American pennies have been copper in every year except 1943, when copper was scarce and pennies were made of steel. These days, pennies are more zinc than copper.
yes I have 1 1943 copper pennies, but if you find one make sure it is not a 1948 with the 8 cut down and yes its a copper pennies
Over a million dollars if it is genuine. However, the vast majority of "copper" 1943 pennies are simply genuine copper pennies of later dates with their date modified to read 1943 or 1943 steel pennies with a thin layer of copper.
It's worth tens of thousands of dollars if it's genuine. That said, most copper 1943 pennies out there are fakes.
There are no exact records of the number of copper pennies made in 1943. It was about 40. Most pennies that year were made of steel.
A 1942 copper penny is worth between $0.15 and $3.00. If you have a 1943 copper penny it is worth a lot more. In 1943 because of the war and the need for copper pennies in that year were made from steel. Steel pennies from 1943 are worth around $0.30 and $2.50. If you have a real 1943 copper penny take it to a coin shop or dealer and have them check it out to see if it is real.
Copper shortage in WWII. Copper for bullets and "Zinc/steel" for pennies. Afte WWII was over the pennies went back to copper.
The 1943 copper Lincoln cents were made by error, only about 12 exist.
No, most wheat pennies are made of copper. Only the 1943 pennies were made from zinc coated steel. There were about 40 made from copper in 1943 and they bring up to $82,000 each!
As far as I know there were no wartime zinc pennies. The 1943 pennies were steel.
-In 1943, pennies were made out of steel instead of copper. A 1943 pure copper penny is a rare mint error, and is worth lots.
1.7 Million dollars, that was what a collector recently paid for a 1943 copper penny made at the Denver mint, the only known 1943 copper penny struck there (keep in mind that the 1943 pennies were struck in steel, the copper 1943 pennies are errors).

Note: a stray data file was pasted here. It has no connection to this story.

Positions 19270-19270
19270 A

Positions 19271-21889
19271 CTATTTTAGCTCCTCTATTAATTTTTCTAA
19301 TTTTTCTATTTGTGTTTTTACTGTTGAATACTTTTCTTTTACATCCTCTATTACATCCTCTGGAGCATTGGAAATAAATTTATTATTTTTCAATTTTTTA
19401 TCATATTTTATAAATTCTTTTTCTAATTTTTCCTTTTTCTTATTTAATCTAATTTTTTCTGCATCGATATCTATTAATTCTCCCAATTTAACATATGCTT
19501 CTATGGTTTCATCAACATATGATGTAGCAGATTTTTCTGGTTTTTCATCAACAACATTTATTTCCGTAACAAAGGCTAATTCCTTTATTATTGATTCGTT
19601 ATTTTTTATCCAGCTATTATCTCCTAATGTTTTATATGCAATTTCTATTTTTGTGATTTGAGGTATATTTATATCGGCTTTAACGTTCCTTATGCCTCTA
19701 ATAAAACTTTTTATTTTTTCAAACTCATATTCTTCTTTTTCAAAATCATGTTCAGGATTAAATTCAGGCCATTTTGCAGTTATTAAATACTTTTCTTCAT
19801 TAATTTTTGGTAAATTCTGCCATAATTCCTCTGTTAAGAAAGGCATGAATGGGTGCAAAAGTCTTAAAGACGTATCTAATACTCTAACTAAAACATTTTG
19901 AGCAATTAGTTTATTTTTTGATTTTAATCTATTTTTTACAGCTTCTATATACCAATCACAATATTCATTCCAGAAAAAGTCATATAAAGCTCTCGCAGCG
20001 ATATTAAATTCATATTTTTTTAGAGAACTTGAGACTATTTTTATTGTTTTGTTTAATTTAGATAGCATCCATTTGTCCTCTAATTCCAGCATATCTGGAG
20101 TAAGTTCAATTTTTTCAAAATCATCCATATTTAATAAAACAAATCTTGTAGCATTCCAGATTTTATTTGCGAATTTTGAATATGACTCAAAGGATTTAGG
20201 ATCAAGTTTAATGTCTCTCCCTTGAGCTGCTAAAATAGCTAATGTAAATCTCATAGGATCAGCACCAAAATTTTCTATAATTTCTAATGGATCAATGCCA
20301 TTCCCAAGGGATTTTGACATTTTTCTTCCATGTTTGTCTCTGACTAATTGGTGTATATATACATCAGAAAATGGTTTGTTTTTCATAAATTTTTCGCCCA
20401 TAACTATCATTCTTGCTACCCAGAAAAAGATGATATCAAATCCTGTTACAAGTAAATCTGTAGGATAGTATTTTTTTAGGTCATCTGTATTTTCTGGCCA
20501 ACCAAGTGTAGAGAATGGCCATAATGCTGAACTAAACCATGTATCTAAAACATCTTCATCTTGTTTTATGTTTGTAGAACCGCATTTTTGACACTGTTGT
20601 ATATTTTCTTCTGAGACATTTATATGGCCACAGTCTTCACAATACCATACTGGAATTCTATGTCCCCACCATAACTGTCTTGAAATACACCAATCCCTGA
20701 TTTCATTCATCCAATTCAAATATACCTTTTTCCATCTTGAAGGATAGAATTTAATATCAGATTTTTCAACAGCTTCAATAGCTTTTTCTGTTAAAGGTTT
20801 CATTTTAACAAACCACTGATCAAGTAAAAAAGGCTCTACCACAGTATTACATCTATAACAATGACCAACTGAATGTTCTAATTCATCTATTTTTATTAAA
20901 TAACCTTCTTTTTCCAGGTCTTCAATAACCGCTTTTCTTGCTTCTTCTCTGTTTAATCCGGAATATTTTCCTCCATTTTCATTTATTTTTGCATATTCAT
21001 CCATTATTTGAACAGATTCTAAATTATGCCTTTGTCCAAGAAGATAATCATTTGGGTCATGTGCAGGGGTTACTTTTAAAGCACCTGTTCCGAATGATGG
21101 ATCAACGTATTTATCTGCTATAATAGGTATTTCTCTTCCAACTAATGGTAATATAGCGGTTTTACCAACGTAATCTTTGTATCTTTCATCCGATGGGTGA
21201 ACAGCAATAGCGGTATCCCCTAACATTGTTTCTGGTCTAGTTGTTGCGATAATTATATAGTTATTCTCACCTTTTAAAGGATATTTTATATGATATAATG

It isn't. Normal 1943 pennies are worth 3-15 cents depending on condition because they are made out of steel and are collected even by non-collectors as curiosities. The only expensive 1943 pennies are the copper pennies which were made by mistake. When they turned on the machines to make the 1943 steel pennies, some copper blanks were left inside the machines and so a tiny amount of 1943 copper pennies were created by mistake. Since there might only be ~15 made, they are worth a lot. But an ordinary 1943 penny is only worth a few cents.
There are not many 1943 copper pennies known. If it is genuine they sell for well over $100,000.
Over a million dollars if it is genuine. However, there are only a handful of known genuine 1943 copper pennies. Many "copper" 1943 pennies are either genuine 1943 cents dipped in copper to make them appear to be copper (but will still stick to a magnet due to the steel) or other years of wheat pennies with the date altered to make it look like a 1943 penny, however, experienced coin dealers and graders will be able to spot these as altered dates.
1943 to save copper for the war effort.
1943 pennies are not silver. They are zinc coated steel. Copper was saved for war effort.
Copper is the normal metal for 1944 pennies -- it's worth about 2 cents. Now if you had a 1944 made of steel, or a 1943 made of copper, then you might have something. Dan
They are worth at least one cent up to thousands for a 1943 copper one. There were supposedly a few 1943 struck in copper and the rest are steel. Most have some slight value over the one cent.
Steelies. Short for "steel cents." Copper was needed for the war, so pennies were cast out of steel.
Due to the rising price of copper, pennies were worth more than face value.
A genuine copper (bronze actually) 1943 Philadelphia issue Lincoln cent has a minimum value of $60,000.00.
Copper pennies from the year 1943 are exceedingly rare. Finding one would be extremely fortuitous. They are worth several thousand dollars.
Depending on condition $0.10-$3.50. It is somewhat rare because in 1943 most pennies were made of steel because there was a great need for copper during WWII.